New Collection Sheds Light on Postwar Okinawa

Wednesday, April 2, 2014
Ryukyu Islands map (Forrest Ralph Pitts papers, Box 2, Hoover Institution Archiv
Ryukyu Islands map (Forrest Ralph Pitts papers, Box 2, Hoover Institution Archiv
Ryukyu Islands map (Forrest Ralph Pitts papers, Box 2, Hoover Institution Archives)
Southeast Okinawa fields and houses, 1954 (Forrest Ralph Pitts papers, Box 2, Ho
Southeast Okinawa fields and houses, 1954 (Forrest Ralph Pitts papers, Box 2, Hoover Institution Archives)
Children at Minatogawa, 1954 (Forrest Ralph Pitts papers, Box 2, Hoover Institut
Children at Minatogawa, 1954 (Forrest Ralph Pitts papers, Box 2, Hoover Institution Archives)
Aerial view of Okinawa, 1954 (Forrest Ralph Pitts papers, Box 2, Hoover Institut
Aerial view of Okinawa, 1954 (Forrest Ralph Pitts papers, Box 2, Hoover Institution Archives)

The Hoover Institution Archives has acquired the papers of Forrest Ralph Pitts (1924-2014), emeritus professor of the geography department at the University of Hawaii at Manoa.

Pitts’s collection includes Postwar Okinawa, a 1955 anthropological study by the Pacific Science Board and the National Research Council to which Pitts contributed chapters on geography, agricultural history, rural economy, and population issues. In addition to correspondence related to the report, the collection also includes 1,400 Kodachrome slides that document the Ryukyu Islands before US military bases were constructed there seventy years ago.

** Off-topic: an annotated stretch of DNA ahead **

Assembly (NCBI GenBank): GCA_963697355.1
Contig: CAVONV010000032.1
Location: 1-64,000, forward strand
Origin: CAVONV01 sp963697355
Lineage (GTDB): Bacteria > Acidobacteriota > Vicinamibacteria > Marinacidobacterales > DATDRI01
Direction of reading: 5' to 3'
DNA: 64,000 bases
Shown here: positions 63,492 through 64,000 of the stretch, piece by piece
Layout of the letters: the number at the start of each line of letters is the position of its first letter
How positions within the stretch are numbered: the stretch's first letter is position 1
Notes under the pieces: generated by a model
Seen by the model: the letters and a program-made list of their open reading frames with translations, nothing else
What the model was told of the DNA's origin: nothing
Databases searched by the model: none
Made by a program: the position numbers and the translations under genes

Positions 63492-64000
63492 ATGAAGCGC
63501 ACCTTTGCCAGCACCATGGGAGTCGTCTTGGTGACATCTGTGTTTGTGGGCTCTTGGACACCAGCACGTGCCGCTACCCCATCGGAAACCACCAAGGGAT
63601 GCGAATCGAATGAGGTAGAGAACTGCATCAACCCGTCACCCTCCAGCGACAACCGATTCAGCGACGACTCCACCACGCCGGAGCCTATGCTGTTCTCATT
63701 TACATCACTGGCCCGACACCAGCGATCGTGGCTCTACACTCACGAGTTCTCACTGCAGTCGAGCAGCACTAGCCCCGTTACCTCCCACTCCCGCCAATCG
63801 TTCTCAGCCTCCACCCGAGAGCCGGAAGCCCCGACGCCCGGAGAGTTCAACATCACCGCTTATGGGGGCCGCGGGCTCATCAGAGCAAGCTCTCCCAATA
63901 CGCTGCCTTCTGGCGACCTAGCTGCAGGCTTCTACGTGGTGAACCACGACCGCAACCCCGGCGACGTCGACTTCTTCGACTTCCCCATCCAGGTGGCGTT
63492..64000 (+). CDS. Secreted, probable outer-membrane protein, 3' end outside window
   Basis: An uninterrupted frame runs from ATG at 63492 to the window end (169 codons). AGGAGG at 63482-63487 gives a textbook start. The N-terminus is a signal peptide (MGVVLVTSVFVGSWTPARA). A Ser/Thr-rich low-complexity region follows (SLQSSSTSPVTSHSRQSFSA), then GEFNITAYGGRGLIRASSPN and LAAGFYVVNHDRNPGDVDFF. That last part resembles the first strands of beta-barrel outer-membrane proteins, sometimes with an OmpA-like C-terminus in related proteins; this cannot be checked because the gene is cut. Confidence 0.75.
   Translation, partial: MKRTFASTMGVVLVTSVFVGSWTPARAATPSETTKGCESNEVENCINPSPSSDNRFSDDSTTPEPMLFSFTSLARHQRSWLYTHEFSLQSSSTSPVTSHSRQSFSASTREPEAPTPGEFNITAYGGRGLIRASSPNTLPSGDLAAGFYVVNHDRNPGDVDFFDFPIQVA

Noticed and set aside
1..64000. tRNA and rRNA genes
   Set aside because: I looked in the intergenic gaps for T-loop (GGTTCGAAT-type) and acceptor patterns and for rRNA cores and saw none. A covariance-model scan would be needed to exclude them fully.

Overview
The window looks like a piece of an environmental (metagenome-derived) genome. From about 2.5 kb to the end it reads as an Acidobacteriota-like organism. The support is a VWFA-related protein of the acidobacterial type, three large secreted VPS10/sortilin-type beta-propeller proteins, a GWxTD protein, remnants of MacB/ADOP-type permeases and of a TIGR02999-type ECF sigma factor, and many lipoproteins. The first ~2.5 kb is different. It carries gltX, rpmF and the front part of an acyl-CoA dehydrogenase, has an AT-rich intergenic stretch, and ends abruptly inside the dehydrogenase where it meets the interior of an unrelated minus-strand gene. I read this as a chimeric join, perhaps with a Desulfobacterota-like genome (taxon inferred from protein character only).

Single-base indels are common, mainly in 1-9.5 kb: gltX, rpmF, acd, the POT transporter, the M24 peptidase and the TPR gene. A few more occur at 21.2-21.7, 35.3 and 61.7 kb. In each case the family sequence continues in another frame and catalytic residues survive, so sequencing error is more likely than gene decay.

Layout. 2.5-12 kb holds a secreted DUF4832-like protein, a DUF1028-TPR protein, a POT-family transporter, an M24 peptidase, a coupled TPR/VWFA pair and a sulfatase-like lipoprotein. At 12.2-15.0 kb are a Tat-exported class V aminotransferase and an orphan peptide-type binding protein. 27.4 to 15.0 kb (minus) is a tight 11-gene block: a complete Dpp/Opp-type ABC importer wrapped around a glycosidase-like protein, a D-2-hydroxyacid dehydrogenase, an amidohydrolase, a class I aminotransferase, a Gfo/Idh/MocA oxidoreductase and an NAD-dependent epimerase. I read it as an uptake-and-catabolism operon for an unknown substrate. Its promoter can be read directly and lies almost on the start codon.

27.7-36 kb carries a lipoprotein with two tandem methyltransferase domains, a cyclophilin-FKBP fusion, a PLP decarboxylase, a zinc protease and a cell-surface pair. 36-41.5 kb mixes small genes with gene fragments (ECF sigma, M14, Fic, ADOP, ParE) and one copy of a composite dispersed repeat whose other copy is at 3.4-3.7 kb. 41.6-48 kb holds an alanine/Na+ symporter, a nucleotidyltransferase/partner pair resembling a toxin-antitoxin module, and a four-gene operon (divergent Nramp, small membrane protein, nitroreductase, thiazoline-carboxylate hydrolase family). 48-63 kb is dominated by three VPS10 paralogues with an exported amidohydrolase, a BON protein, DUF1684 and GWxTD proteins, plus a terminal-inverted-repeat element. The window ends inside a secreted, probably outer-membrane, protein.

The presence of the US military in the Ryukyu Islands continues to be a highly contentious topic with Okinawan residents. According to Masamichi Inoue, director of the Japan Studies program at the University of Kentucky, Pitts’s work sheds “candid light on the ways in which Okinawa was implicated in unequal, yet complex, relations of power with the US military on the one hand and Japan on the other. When read together with other firsthand reports and testimonies, Postwar Okinawa provides an invaluable historical background, against which the depth of continuing US military base issues in Okinawa can and should be grasped.”

Pitts served in the US Navy during World War II. He received a BA in oriental languages and literature, an MA in Far Eastern studies, and a PhD in geography, all from the University of Michigan. For many years, he was the executive director of the International Geographical Union Commission on Quantitative Methods and editor of Korean Studies.

Pitts was best known for developing formal quantitative approaches in geography, spatial diffusion, simulation modeling, and use of computers in geographic research. His research was marked by extensive fieldwork in Okinawa, Japan, and Korea.